Updated: Mar 6

Have you ever noticed how many breeders, especially rat breeders, close up after a few years or less? Have you noticed the number of breeder websites that have no activity on it?

This blog is meant to highlight the common struggles breeders, particularly rat breeders, deal with.

As I personally struggle through these hard times and as I struggle with the direction of my bloodlines, I feel myself stressing more and more about the little things. I worry more, I get more easily overwhelmed, I'm more sensitive than usual, and I'm tired. Yes, even after the break from COVID 19 when I was closed, I'm still tired.

Here are most of the reasons why so many breeders (especially rat breeders) quit:

1) It's a ton of work. Seriously...even tiny ratteries/hamsteries/rabbitries can spend hours each week maintaining their animals and their communications.

2) It's emotionally draining.

3) People demand/expect the breeder will sell to them and if someone's declined, the breeder is sometimes sassed, harassed, and/or attacked.

4) People are impatient and can get frustrated with waiting for availability.

5) If something doesn't go well with an animal that is pet placed, sometimes the person will not be understanding about conditions out of the breeder's control. They are animals, not products.

6) It's hard not to take trolls to heart. Comments from people who have never owned rodents or have done 5 minutes of google research act like they know more than a long term breeder and life long owner. For example, I apparently hold my rats incorrectly. *Insert eye roll.*

7) Some people try to scam breeders by complaining when there's no issue present.

8) There will always be someone against the breeder's methods no matter how perfect they are.

9) There will always be anti-breeder folks who would rather see domestic animals go extinct than see them being produced, no matter how ethical the breeding operation is.

10) Animals have a mind of their own. Rats and hamsters who act fine here can act stressed in a new pet home and not every person is patient with an animal's adjustment period.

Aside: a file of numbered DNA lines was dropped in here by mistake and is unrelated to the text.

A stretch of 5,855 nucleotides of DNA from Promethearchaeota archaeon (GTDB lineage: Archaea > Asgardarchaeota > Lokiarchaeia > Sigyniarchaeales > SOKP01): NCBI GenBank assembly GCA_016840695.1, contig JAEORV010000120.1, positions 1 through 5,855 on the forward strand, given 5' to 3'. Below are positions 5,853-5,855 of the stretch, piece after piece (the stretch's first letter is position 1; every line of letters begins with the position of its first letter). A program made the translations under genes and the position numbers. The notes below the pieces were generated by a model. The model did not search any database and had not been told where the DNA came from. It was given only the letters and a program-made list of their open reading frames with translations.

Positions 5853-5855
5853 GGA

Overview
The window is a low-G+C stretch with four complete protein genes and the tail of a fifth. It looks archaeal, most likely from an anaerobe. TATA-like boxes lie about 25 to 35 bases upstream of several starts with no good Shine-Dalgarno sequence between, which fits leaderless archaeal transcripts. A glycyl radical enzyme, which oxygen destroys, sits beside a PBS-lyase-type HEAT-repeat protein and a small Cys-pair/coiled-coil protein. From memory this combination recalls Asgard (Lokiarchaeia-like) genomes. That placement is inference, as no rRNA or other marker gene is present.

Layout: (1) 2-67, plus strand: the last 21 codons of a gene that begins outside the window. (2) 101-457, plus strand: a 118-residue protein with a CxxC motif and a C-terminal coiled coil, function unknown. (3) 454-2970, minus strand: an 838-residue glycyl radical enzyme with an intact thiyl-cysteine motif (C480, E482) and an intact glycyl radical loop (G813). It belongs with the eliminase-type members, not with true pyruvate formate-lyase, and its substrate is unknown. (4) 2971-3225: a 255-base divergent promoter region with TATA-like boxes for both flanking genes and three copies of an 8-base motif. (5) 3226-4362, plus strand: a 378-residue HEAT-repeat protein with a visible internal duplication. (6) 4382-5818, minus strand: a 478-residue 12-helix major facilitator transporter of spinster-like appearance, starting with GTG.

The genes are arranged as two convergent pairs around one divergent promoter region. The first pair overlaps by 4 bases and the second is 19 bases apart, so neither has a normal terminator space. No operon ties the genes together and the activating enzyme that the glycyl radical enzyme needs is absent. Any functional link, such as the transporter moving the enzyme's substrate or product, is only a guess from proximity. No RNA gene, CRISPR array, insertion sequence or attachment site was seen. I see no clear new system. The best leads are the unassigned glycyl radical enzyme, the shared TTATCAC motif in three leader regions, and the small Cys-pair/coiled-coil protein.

11) Bad review stress. It's real. Getting a negative review despite the breeder's best efforts to make everything perfect - it's gut-wrenching. Once a breeder has had a few bad apples, they get a bad taste in their mouth.

12) Breeders make little for the amount of work we do. Bills pile high. Medications, new toys, new water bottles, bedding, commercial food, fresh food, new cages, new building materials, vet bills, etc - it can add up to thousands very quickly. This is a full-time job that pays very little. Just in the last two days, I've spent $400+ on only new toys and two types of medications for my medicine box.

13) Breeders almost never get a single day off. It's a 365 day a year responsibility.

14) Breeders rarely can travel.

15) Some people will not read the breeder's website. One of the most frustrating things is that some folks would rather email a breeder with silly questions - silly because the answers are easily found on the breeder's website - instead of just reading the website. It's honestly maddening. Questions are fine, but please read the breeder's website before asking them.

16) People want animals for nothing or for cheap. They expect breeders to do excessive work, put in money and time, communicate back & forth, and then charge very little or nothing for the animals. So many do not value the time/money/work breeders put in to be able to offer their animals to pet homes.

Credit: White Wolf Critters

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